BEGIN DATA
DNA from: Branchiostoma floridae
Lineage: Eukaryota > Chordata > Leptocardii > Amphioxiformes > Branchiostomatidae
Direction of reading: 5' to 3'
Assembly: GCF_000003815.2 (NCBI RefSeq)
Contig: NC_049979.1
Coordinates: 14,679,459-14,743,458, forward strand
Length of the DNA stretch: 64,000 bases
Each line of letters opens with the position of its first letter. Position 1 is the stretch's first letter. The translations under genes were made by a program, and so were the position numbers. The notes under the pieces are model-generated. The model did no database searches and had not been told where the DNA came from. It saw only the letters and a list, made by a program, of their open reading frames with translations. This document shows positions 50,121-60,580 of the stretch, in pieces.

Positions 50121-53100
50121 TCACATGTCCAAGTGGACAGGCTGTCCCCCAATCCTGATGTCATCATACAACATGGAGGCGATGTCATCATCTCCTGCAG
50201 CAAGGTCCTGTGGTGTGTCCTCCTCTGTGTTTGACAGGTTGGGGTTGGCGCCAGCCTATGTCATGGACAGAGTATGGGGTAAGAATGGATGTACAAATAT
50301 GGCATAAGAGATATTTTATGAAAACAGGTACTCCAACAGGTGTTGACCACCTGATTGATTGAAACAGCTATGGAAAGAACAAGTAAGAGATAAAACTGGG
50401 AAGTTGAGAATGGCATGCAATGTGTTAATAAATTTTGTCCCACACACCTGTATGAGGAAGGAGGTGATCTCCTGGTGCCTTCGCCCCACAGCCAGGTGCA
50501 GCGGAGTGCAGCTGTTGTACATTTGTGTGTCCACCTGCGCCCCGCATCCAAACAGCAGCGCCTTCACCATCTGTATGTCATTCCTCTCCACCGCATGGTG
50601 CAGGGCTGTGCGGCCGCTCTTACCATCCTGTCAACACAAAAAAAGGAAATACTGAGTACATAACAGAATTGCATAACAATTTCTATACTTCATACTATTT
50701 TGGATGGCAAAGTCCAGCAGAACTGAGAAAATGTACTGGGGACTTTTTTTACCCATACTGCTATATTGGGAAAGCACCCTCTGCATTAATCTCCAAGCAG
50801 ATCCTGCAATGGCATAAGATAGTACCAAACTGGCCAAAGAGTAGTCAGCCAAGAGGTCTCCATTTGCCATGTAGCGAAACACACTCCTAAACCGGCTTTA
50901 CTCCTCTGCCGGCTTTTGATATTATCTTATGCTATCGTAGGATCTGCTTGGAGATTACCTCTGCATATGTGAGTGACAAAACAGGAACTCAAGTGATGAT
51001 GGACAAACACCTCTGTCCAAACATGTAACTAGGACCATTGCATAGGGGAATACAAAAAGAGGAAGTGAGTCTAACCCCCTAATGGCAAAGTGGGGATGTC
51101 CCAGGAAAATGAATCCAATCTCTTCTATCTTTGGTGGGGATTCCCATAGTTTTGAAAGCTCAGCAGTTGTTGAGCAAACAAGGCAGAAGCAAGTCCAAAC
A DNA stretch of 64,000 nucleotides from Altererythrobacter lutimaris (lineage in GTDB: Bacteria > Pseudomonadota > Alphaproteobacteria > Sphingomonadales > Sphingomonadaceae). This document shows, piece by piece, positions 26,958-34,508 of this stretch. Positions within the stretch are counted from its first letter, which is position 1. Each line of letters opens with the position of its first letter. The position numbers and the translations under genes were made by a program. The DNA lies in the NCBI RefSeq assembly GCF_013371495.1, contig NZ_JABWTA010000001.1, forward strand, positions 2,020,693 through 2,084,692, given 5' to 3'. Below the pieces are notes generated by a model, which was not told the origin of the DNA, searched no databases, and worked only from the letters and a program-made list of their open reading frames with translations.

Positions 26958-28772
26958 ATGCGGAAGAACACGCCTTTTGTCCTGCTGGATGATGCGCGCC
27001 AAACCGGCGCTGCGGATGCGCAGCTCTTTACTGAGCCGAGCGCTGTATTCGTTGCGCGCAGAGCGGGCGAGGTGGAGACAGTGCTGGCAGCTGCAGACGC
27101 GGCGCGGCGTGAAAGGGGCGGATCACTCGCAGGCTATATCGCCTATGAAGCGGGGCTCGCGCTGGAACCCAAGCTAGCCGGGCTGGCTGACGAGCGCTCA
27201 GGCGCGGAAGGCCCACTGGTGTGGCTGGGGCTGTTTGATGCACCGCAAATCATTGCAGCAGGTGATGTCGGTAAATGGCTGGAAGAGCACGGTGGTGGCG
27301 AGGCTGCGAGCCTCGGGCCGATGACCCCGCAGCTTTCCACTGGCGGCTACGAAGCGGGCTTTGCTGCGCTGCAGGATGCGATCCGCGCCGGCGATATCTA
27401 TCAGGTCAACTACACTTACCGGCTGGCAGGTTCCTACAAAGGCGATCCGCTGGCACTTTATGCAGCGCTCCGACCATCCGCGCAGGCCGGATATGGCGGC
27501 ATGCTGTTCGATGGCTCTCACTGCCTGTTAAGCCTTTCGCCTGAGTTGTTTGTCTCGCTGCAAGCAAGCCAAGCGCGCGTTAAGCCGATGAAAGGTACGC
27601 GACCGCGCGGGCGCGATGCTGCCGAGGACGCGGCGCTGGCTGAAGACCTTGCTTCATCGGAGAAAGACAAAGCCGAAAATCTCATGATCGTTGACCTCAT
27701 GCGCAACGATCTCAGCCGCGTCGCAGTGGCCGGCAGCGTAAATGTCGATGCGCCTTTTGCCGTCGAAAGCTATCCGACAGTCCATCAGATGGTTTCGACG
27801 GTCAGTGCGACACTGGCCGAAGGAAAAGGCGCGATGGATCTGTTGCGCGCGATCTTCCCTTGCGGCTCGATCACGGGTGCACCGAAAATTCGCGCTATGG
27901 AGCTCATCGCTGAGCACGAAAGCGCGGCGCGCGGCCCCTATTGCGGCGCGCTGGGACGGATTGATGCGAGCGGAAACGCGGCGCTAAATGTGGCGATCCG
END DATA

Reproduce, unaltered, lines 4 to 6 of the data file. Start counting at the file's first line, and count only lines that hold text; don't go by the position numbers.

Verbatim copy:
Assembly: GCF_000003815.2 (NCBI RefSeq)
Contig: NC_049979.1
Coordinates: 14,679,459-14,743,458, forward strand